The wheels I took around the island

Over to the right are kids running around and playing together, and sounds of laughter are heard throughout the little pasture of dwellings.
No phones, no roads, no appliances- all of them living more minimal than most people in North America do when they’re camping.

But no happiness? It’s infectious and found mostly everywhere you look. While riding on past, all I see are people smiling, socializing, and truly seeming to be content with the moment they are in right now.

You might think that this is something atypical, lucky, or even rare- but that’s just not the case over here. While I didn’t have the luxury of time to travel the country entirely, all of the places I did go had the same thing in common.

These people truly epitomize happiness and connectedness. The former concept is joyful, but the way these people value communion and social interaction is admirable. Each individual can attest to the way they feel connected to those around them, and the results are living right in front of you. While a vast majority of people from the Western world would view this minimalist lifestyle as torturous and unpleasant, the people here who are immersed in this way of life are living a life with tremendous gratitude for what they have, and who they have.

In the same way that Western culture has placed an importance on capitalism and making money to be successful, this little region of Pacific culture has cultivated a priority on community. The proof is in our backyard too: Filipino’s have created their own communities and do a pretty good job of orchestrating groups and leagues by which they can all gather together with.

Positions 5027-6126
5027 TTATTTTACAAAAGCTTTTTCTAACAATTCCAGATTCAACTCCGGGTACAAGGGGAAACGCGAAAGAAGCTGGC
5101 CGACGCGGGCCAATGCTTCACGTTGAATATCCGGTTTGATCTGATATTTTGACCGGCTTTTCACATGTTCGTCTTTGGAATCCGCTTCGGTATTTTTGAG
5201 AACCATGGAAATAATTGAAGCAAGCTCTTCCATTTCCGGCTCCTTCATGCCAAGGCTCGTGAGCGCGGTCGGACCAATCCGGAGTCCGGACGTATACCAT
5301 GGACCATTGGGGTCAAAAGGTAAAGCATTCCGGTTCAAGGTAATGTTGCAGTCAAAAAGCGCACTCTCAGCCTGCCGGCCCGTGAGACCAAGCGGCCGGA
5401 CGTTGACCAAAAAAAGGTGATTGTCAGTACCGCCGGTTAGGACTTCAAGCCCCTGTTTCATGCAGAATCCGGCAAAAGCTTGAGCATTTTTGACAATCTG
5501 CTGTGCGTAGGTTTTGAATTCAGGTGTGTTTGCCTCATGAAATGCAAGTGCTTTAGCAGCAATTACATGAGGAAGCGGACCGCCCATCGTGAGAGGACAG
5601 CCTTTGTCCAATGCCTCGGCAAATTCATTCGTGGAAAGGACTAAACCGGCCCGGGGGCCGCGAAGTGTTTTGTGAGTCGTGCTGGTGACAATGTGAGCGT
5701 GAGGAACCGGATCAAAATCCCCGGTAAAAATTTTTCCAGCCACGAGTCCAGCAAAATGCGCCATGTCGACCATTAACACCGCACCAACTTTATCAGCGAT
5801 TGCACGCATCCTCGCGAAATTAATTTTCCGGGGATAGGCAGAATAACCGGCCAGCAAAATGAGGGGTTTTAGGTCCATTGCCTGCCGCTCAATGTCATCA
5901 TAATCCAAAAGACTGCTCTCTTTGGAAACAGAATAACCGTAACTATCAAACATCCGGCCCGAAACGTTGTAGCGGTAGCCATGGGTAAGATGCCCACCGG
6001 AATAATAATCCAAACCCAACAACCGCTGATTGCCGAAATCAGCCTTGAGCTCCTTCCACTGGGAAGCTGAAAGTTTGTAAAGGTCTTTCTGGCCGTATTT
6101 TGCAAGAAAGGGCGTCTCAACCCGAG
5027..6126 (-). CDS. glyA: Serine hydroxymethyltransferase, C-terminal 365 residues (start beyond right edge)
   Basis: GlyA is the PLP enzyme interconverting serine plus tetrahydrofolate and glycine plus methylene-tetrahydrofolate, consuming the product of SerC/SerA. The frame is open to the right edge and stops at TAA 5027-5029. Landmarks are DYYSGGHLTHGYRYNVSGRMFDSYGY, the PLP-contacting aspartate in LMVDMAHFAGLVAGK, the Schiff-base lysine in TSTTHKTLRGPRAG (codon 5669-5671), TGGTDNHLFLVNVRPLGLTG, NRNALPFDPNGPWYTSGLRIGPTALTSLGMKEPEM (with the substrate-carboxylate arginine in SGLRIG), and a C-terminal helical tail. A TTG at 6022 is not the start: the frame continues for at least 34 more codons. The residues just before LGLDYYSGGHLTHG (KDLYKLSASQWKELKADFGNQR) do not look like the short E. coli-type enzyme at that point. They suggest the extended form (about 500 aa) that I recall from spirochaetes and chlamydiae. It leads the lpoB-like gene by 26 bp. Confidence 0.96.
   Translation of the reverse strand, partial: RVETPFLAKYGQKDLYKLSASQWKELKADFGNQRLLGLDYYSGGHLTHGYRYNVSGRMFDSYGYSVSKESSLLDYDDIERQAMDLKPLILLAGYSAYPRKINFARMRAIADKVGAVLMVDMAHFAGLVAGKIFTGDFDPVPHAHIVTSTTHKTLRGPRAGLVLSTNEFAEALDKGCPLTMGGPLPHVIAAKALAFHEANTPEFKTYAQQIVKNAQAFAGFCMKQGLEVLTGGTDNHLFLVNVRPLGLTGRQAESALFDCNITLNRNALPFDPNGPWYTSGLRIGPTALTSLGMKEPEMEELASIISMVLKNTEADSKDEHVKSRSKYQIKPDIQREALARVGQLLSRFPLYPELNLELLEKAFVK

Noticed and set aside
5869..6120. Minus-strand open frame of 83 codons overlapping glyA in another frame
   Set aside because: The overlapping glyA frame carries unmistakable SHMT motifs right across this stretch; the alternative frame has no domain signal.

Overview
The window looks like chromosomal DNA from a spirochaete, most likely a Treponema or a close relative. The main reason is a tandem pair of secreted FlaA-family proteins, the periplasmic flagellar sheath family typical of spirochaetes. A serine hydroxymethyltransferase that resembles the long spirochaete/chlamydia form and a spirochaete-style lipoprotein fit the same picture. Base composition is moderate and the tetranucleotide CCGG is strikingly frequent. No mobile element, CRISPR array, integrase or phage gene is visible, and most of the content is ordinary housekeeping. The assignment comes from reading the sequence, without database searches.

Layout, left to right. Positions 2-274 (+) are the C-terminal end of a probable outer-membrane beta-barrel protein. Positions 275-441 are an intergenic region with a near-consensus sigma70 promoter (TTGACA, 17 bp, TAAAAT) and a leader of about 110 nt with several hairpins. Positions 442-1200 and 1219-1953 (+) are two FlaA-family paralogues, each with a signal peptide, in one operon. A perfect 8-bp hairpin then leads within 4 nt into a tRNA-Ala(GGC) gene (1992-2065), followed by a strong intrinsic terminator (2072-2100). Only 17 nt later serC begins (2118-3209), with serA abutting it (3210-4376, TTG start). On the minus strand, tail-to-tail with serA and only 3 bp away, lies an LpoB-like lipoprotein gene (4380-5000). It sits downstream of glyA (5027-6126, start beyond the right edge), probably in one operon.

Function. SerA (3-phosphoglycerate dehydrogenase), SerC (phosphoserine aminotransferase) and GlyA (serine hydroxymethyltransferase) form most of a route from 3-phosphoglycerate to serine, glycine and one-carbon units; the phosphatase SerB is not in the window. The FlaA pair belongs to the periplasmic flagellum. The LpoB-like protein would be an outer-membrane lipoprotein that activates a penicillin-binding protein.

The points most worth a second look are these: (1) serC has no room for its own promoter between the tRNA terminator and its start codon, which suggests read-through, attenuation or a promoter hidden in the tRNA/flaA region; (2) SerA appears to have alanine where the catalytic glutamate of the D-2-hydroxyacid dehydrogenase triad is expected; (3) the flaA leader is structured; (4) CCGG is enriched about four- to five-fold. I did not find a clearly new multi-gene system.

I think it’s amazing. To have a culture so warmly embrace togetherness is inspiring, and the results can speak for themselves. The social structures connecting everyone are found everywhere, and the sense of community is unparalleled in our culture. We live in a world where all of us feel like there’s always something we need to be happy, perpetually seeking the next thing and the next dollar.

“Once I can afford that car, then I’ll definitely be happy.”

This goes on and on forever, steadily keeping pace with you and the next thing you want, only resulting in endless dissatisfaction.

Learning to be happy with what you have, and letting gratitude be at the forefront of your life will pay you the biggest dividends. The Happiness Advantage is an eye-opening book that truly instigated this paradigm shift in me, and the fact that is the one I chose to bring with me to read while travelling through the Philippines is astoundingly coincidental- and to this day, still blows my mind. One of the main themes of this book is the concept that money and success will bring you happiness, when in reality it’s not true. Constant hunger for more stems from this, and happiness will always elude you as you race towards the illusional rainbow.

Instead, the truth is that happiness is what fuels success, and focusing on your own happiness will actually make you more creative, motivated, and energetic.

My belief is that adding gratitude into the equation will compound this even further, because allowing your happiness to rely on what you already have rather than what you want is the key to being in love with the moment and the life you are submersed in.

For me personally, the proof is in the country and culture I was lucky enough to experience overseas. This was the main trait that was consistently found; people wrapped up in gratitude for what they have and the community around them.

Allowing yourself to let your motivation come from happiness rather than “more” is the rewarding experience you deserve, and what ends up happening when you become happier is amazing. Everyone deserves to be more motivated and energetic, and the byproducts of these two qualities will naturally bring you more. There’s nothing wrong with getting more, it’s simply the prioritization of acquiring more that is counter-productive, and will end up making you less happy. This ends up causing a chain reaction, in turn making you less motivated, with less energy, while your creativity dwindles. It’s a vicious cycle, but adjusting this to be centred around happiness allows you to snowball in the direction you want- naturally attracting more and more to you instead.

It starts with the little things; smiling at people, holding the door for someone, or even waving at someone.

Unless you’re biking up a steep hill.

If you’d like to give The Happiness Advantage a read, scroll down to the bottom of the page.